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Discussion Starter · #1 ·
A friend of mine is talking about getting a 300 wby mag to beat out my .338. I have looked at the ballistic table and both seem comparable in alot of loads. He says the 300 wby will out perform the 338 win in all areas.
I was just wondering what you all thought and has anybody used a 300 wby mag or seen any comparisons between the two??
 

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the 338 can be had in the greatly superior BAR, with a BOSS compensator, so you can practice a lot more. Reloading the belted rifle rds can be a bit of a PITA. So your friend's fos. The 300 win mag is a better choice than 338, tho, being a bit less recoil, plenty of powder, wider range of bullet types and wts, and less drop and drift.
 

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Discussion Starter · #3 ·
Sorry Andy, not comparing the 300 Winchester but the 300 Weatherby Mag, to the 338 winchester mag, If i missed typed sorry.
 

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I realise that, but it's a mistake on your part. The BAR offers a ton of advantages over ANY bolt action.
 

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Personally, I like the .338. As far as the whole BAR thing, JD's a little fixated on auto loaders - I guess he can't get the whole first shot thing down, or doesn't know how to work a bolt quickly. (here comes a whole useless 4 x as many shots in z seconds rant.)

I think the .338 is a bit more versatile - you can load down or up. I personally prefer 225gr Barnes 'X' bullets flat shooting, great terminal ballistics.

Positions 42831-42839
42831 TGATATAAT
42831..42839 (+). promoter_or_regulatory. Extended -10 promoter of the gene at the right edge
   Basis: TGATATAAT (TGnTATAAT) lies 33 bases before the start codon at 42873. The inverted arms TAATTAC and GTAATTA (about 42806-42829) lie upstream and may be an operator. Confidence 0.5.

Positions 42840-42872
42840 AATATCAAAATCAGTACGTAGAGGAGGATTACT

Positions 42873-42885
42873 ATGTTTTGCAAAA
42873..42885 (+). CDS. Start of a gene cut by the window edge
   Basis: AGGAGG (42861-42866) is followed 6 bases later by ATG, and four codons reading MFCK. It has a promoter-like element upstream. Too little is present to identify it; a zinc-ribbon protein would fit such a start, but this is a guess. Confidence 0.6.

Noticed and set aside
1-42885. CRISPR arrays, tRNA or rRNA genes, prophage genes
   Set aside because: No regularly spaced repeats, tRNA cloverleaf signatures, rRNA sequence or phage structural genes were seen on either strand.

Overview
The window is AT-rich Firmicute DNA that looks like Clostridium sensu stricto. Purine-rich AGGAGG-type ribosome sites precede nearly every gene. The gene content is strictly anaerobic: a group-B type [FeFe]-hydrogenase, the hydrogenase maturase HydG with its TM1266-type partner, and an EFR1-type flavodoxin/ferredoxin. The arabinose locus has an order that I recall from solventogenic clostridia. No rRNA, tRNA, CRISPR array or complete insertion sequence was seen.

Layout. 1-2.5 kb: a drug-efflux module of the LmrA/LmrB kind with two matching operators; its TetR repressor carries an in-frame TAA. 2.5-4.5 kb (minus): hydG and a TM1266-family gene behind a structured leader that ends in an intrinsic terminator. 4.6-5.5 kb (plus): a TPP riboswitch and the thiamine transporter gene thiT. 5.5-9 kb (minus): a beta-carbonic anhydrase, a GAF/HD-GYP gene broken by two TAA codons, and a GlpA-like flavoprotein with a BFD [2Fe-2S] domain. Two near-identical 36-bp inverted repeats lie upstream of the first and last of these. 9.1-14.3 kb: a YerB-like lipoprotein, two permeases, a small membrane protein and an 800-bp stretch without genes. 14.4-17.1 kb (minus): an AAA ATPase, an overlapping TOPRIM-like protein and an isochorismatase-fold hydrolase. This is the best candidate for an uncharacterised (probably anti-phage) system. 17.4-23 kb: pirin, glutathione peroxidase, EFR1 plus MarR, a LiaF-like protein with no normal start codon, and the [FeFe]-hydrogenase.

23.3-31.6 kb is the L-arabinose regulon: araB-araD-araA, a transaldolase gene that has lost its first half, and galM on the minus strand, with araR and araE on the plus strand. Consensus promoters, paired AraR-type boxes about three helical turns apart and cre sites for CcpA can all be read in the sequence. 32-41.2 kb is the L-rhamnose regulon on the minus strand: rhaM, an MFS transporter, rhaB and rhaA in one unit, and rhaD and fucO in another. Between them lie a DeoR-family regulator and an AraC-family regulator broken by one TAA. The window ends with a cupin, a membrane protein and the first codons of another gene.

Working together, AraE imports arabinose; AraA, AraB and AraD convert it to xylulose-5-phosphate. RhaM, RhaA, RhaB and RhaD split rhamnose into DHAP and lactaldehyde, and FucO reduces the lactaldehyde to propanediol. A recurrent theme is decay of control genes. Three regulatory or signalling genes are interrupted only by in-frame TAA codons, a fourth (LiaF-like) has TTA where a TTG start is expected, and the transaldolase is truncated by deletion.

:devil:
 

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The 300 might shoot a little flatter, outperform the .338 on those long shots at mule deer on the prairie. Both are too much gun for eastern whitetails. The .338 is clearly a better choice for big bears and elk. If I had to choose between them, I'd pick the .338.

DC
 

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guys take elk EVERY YEAR around here, with 30-30's, dude. :) lots of 270 Win kills, too. The 30-30 has also taken many a grizzly, and only Montana has grizzlies in the lower 48 states. So much for NEEDING the greater power of the 338. You can always load down the 300 mag to 308 levels of performance, on deer, but you dont need to do so, given the 25% reductionof recoil by the gas op BAR. Personally,I'd never bother with more power than the alloy framed 308 BAR offers. That's plenty of range, for any sort of repsonsible taking of big game.
 

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andy said:
guys take elk EVERY YEAR around here, with 30-30's, dude. :) lots of 270 Win kills, too. The 30-30 has also taken many a grizzly, and only Montana has grizzlies in the lower 48 states. So much for NEEDING the greater power of the 338. You can always load down the 300 mag to 308 levels of performance, on deer, but you dont need to do so, given the 25% reductionof recoil by the gas op BAR. Personally,I'd never bother with more power than the alloy framed 308 BAR offers. That's plenty of range, for any sort of repsonsible taking of big game.
There's really no need to load the round down. If you can't handle the recoil, then you probably should not be considering a .338 or a .300.

It's not necessarily a matter of need. I have harvested elk with my .280 and would not hesitate to use it to hunt bear.

I prefer to use the .338 for elk and bear for a number of reasons. One of which, is simply because I like the rifle. Another is that it hits them harder, makes a bigger hole and will generally exit the other side of an elk, where other rounds may not. I like two holes for a blood trail. (though the longest distance I have had an elk run after being shot is a little over 10 yds)

Sometimes, the choice of a weapon is simply that, a choice.

:devil:
 

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I found it!I knew that something about those two bothered me.According to the Speer manual w/the Weatherby round for your 10% more powder used you get 400fps more velocity.
 

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the issue is, can you USE that extra 400 fps effectively? without prone bipod, the answer is no, and in most hunting country, prone means you can't SEE anything, other than grass-brush. :)